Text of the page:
The range of outcomes has widened in this new, higher inflation, higher interest rate regime. There is a chance that economic growth muddles through at a low rate but does not outright decline. This scenario may be suitable for economic growth but would likely keep inflation higher for longer. To bring down wage inflation would likely require higher unemployment and an outright recession., Overall, we forecast that 2023 will be a challenging year for the economy, with a recession more likely than not.
We maintained our overweight to equities relative to bonds during the quarter. This helped as stocks recovered from their October lows. At the October lows, markets appeared to be pricing in a mild recession. After a strong rally from those lows, markets now seem to be pricing in a soft landing that includes positive economic and earnings growth, lower inflation, and lower interest rates. This seems unlikely to us: either a recession hurts earnings growth or economic growth muddles through, which would keep interest rates higher and hurt equity valuations. For those reasons, we will be looking to reduce equity positions on a market rally. Cash and short-term bonds are yielding over 4%, so we can get a return while we wait.
Despite risks, we believe a balanced portfolio could outpace 2022’s dismal showing due to higher bond yields and better stock valuations. A few historical trading patterns also bode well for US stocks in 2023. 2023 is the third year of the Presidential Cycle (marked by well above-average annual returns regardless of what party holds the White House). Also, a solid start to January has historically led to above-average stock market returns. It is also rare for stocks to deliver two or more consecutive years of negative returns. Finally, investor sentiment remains very pessimistic, a contrarian indicator historically leading to strong returns.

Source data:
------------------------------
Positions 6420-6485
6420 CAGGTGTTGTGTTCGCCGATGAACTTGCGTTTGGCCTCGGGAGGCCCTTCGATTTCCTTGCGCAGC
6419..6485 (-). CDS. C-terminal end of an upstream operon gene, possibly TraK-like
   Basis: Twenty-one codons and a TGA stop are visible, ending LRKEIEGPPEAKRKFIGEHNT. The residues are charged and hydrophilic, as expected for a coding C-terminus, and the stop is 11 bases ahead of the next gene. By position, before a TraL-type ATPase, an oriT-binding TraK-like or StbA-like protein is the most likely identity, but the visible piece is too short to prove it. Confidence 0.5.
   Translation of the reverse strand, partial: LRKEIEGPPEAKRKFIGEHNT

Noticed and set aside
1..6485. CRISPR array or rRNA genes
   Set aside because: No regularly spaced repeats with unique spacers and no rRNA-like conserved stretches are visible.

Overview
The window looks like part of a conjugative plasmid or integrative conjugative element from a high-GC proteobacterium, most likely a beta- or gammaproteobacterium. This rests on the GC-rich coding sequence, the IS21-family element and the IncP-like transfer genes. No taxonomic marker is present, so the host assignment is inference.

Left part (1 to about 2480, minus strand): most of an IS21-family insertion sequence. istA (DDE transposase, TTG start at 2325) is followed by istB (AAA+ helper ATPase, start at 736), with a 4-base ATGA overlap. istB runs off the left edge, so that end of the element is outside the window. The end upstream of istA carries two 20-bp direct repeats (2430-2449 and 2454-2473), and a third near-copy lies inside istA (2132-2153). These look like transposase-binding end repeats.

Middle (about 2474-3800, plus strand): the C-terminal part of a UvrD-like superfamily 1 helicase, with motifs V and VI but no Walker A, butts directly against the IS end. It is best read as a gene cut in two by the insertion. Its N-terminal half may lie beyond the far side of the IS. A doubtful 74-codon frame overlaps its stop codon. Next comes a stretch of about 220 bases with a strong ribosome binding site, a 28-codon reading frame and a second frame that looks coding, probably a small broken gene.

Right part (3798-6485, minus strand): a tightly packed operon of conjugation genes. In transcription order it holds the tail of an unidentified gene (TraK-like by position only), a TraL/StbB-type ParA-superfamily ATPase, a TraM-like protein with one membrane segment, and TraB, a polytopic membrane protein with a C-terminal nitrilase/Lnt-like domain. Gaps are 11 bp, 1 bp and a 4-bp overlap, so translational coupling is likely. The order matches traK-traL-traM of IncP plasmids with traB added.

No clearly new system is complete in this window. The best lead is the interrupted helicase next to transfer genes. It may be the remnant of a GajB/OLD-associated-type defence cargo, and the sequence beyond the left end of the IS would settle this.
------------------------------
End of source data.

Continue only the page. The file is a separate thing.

We can likely expect more volatility in 2023 because it tends to persist and takes time to dissipate. Considering previous periods when economic uncertainty was high, we’ve seen that the market had historically rallied well before those uncertainties subsided. Once light appeared at the end of the tunnel, signs of improving conditions were apparent.
Please reach out to your advisor if you have any questions or concerns.
- Ned Davis Research. U.S. stocks as measured by S&P 500 and bond as measured by U.S. Government bonds
- Morningstar Direct, as of 12/31/2022
- Ned Davis Research
- Morningstar Direct, as of 12/31/2022
- Avantis Investors. Data from 12/31/2019 –12/31/2022
- Avantis Investors
- Dow Jones Indices, Athena Invest
- US CPI as of 1/12/23
- Atlanta Fed GDPNow
- Bespoke Investment Group